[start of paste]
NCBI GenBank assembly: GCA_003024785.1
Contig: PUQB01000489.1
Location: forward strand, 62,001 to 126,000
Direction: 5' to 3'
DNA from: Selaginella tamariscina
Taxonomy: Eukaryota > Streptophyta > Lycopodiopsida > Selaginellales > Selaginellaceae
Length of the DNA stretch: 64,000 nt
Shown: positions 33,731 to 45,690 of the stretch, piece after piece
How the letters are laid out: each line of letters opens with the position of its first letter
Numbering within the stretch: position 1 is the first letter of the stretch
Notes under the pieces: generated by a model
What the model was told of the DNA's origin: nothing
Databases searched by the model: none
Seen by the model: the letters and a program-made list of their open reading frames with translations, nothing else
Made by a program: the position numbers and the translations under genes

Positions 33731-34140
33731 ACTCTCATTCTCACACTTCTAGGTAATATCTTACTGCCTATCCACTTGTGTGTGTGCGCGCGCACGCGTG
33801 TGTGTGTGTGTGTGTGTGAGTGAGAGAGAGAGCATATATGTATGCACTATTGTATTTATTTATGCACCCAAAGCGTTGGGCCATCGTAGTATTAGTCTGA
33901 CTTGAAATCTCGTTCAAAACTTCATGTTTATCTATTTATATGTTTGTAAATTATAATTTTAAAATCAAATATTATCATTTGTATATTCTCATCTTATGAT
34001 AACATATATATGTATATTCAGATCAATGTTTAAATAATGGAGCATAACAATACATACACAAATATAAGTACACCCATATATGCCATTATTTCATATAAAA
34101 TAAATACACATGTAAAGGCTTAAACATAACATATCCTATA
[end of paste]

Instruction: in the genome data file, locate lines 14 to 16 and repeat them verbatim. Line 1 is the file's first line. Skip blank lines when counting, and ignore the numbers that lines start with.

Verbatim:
Seen by the model: the letters and a program-made list of their open reading frames with translations, nothing else
Made by a program: the position numbers and the translations under genes

Positions 33731-34140